Apologies for last night’s abortive posting. I started writing my post, then decided to put my glasses in my shoe, dropped them, scratched about on the ground to pick them up and somehow pressed send. I tried to cancel it but didn’t know what happened because I lost my signal. And I realised I was pretty tired so I just went to sleep instead. In case you’re interested, here’s the paragraph:

First things first – tonight I’m sleeping on a bench at a camp site. My map had two camp grounds marked on it but both of them turned out to be closed. It was too dark to go anywhere else, so now I’m on a bench in a little barbecue hut and at least I’ll be dry if it rains.

As it turns out, I had a pretty good night’s sleep. When I went to sleep, the only sound I could hear was the rapids of the river next to where I’m camped and then it started raining at about 3am. I am dry in my sheltered hut and I don’t have to put away a wet tent in the rain.

It’s still quite a contrast to waking up in a heated room yesterday morning, but it seemed to be a day of contrasts. I left town at a leisurely pace, stocked up on bread and onigiri and headed back out to temple 15. I started a bit of a trend that I continued through the day of getting close to each temple, then taking a wrong turn somewhere – only mildly frustrating. I managed to get to seven temples in the day. The first three were close together, then I had a bit of a ride to the next two and finally, another long ride to temple 20, which was capped by my steepest climb yet. It was only about 5km but with some long section of very high gradients. When it’s above 20 per cent for much, you’re really just fighting gravity. I had to stop and rest twice. I think I’ve found the limits of the Trucker’s gearing. But it was all worth it for the temple at the top – a beautiful, peaceful place with old buildings and decorations overgrown with moss. After staying there a while, I headed down the mountain. I had some time until temple closing time, but temple 21 is also on top of a mountain and I wouldn’t have time to cycle up it, so I started riding in a different direction to find somewhere to sleep. Along the way, I kept seeing signs for a ropeway and didn’t think much of it but when I got to its base, I realised that it would take me to temple 21 and I had time to catch the last one there and back. This was inspired cheating – the ropeway was a wonderfully scenic ride, up to the top of one mountain, over a forested valley to the next mountain top and then down a little to temple 21. And best of all, I now don’t have to climb that mountain in the pouring rain today.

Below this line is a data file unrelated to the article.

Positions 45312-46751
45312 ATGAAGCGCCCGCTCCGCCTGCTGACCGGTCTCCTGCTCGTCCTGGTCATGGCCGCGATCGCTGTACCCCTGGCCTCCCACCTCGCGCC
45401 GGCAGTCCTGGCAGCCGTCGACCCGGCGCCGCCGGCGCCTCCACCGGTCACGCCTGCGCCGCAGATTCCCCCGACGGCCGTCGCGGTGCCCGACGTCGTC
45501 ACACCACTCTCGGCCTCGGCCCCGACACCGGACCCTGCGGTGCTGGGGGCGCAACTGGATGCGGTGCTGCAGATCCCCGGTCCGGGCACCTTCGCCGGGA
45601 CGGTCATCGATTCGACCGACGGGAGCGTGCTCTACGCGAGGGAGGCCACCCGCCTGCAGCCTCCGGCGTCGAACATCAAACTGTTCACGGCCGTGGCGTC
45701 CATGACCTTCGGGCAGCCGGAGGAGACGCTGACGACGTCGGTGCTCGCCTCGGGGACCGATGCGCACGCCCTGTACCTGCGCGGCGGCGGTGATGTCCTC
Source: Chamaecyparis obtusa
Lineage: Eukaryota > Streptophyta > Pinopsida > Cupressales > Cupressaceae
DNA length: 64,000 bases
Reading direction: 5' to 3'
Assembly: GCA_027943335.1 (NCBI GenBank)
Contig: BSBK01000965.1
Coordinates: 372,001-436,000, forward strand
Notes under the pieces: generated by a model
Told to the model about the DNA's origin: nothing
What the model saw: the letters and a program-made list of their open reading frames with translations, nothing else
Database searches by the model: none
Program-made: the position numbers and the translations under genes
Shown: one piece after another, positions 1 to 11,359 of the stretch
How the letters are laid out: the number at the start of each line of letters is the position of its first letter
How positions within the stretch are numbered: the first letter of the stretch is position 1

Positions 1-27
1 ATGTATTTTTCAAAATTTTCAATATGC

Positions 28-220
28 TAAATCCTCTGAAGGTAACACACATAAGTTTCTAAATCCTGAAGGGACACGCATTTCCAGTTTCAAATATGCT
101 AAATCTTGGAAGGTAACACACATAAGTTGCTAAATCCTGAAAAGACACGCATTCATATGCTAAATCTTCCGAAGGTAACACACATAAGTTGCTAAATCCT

The contrasts and events of the day: temple 20 – small, run-down and overgrown, temple 21 – much easier to get to (thanks ropeway) wide walkways, electric lights and looked like it had been built yesterday. Temple 18 – rustic with friendly ladies in the office who were very interested in my cycling and wished me all the best. Temple 19 – the most commercial looking one yet and the monks in the office looked like it was a particulary boring day job for them. Many of the couples I met during the day were an excitable, talkative woman and a dour or shy man. And people who looked at me suspiciously the first time they saw me grew more enthusiastic when we met again during the day, especially the woman and her husband who I had seen at the first temple of the day and kept seeing at most temples. They passed me while I was resting on the way up to temple 20 and called out encouragement, then waved madly when we passed each other by at the top of the ropeway at temple 21. On top of temple 20 – an animated conversation with an enthusiastic man who I couldn’t understand at all, an old lady loudly telling all around about the foreigner on the bicycle. The lady who gave me a large biscuit for my endeavours and the walker who arrived at the top soaked in sweat but stopped to be impressed that I had cycled.

Looks like I’m going to be stuck in rain all day today so I’ll put my wet weather gear on and trundle along at a steady pace and look forward to Thursday when the rain is meant to stop.

12 Comment on “Are you a Buddhist? No, I’m a cyclist. (second try)

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